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Three Sisters review at Piccadilly Theatre, London – ‘stark and brooding’

Olga Drozdova, Alyona Babenko, Victoria Romanenko in Three Sisters at Piccadilly Theatre, London. Photo: Sovremennik Theatre Olga Drozdova, Alyona Babenko, Victoria Romanenko in Three Sisters at Piccadilly Theatre, London. Photo: Sovremennik Theatre
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Stark, severe, and infused with a sense of almost stifling desperation, Galina Volchek’s take on Chekhov’s Three Sisters is both gruelling and engrossing.

Concluding a brief West End retrospective of the work of Moscow’s renowned Sovremennik Theatre, the production features an impressive cast who comfortably convey the play’s cold compassion and austere humour.

A scene-stealing Ilya Drevnov chews – and quite often overturns – the scenery, marching mechanically about the space as aggressively contrarian Captain Soleny. Alyona Babenko plays middle sister Masha with an ideal mix of weary reserve and frustrated passion. Beside her, Vladislav Vetrov gives a gentle, imploring edge to her lover Vershinin’s dreamy philosophising. His arrival throws the family into a literal spin – the stage revolves on a turntable at an impressively reckless speed.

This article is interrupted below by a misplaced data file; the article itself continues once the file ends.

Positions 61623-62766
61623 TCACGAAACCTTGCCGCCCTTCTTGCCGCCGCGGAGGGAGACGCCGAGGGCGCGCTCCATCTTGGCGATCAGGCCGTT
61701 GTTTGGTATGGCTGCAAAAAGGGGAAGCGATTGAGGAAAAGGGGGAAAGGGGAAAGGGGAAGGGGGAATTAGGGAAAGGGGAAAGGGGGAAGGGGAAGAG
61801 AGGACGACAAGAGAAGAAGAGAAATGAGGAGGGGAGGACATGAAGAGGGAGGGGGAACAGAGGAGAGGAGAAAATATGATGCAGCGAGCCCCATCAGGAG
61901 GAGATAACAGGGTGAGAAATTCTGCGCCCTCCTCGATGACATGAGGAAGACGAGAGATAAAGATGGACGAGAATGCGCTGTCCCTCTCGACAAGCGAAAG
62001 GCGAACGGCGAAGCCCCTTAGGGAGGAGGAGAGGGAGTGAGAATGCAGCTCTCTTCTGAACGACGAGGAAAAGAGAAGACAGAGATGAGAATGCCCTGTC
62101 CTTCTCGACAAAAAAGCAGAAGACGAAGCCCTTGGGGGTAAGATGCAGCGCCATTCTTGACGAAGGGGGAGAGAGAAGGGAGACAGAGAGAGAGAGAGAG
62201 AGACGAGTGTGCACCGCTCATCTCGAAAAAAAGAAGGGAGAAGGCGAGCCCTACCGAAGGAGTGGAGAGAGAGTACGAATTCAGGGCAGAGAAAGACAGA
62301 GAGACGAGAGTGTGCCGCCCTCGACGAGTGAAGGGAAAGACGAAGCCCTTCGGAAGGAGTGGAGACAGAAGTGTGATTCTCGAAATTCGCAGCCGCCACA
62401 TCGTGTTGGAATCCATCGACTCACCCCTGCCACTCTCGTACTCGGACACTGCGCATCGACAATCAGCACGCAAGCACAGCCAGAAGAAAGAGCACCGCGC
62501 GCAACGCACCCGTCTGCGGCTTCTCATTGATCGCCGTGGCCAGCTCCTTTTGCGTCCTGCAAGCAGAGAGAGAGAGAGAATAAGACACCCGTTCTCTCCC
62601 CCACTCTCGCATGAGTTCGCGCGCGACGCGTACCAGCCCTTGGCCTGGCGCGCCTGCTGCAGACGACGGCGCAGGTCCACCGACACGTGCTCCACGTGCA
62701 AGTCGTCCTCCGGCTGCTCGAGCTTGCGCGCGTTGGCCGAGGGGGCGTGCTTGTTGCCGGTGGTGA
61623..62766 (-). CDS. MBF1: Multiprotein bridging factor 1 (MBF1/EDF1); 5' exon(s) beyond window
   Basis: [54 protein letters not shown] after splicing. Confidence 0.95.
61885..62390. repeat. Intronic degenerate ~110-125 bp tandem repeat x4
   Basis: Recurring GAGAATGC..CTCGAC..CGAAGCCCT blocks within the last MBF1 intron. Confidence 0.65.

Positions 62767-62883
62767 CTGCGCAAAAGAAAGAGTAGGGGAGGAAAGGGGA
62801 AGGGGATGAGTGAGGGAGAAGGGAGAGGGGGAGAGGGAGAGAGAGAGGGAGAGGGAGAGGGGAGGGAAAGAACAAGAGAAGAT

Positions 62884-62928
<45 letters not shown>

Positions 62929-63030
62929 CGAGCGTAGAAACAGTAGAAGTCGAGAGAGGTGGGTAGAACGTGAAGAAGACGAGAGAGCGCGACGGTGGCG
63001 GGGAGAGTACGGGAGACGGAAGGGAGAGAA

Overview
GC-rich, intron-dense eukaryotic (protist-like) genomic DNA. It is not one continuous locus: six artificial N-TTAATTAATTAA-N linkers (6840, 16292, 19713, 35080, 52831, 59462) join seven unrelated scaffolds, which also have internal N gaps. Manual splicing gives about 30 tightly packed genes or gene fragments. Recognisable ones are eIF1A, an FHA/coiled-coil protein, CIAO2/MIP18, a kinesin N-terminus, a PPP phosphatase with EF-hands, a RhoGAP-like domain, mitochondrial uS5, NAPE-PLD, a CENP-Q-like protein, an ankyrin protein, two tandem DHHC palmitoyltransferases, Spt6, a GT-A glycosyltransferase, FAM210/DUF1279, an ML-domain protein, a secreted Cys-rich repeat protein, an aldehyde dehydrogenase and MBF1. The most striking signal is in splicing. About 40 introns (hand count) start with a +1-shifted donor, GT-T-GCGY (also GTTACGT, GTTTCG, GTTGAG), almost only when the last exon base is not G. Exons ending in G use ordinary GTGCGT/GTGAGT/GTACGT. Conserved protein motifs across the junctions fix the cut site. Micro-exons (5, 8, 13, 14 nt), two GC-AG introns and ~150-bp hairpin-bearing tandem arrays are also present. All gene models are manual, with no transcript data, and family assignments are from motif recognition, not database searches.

Designers Slava Zaitsev and Petr Kirillov have rendered the set as a bleak, whitewashed expanse, broken only by a few items of furniture, and framed by a slender, arching bridge. Damir Ismagilov’s bold lighting paints it all in broad strokes of lush indigo and fiery sunset pink. Distant sounds drift from offstage, a constant reminder of the outside world passing by. A plaintive violin plays in another room. Drunken soldiers sing in the street. A bitter wind whistles constantly.

In a play that can become bogged down in introspection, this lightness of touch is refreshing and energising. The production’s real achievement, though, is in making the characters’ self-imposed tragedies, and their fruitless longing for meaning, feel immediate, unendurable, and even heroic.

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Verdict
Bleak aesthetics set the tone for this brooding Russian-language production of Chekhov’s classic
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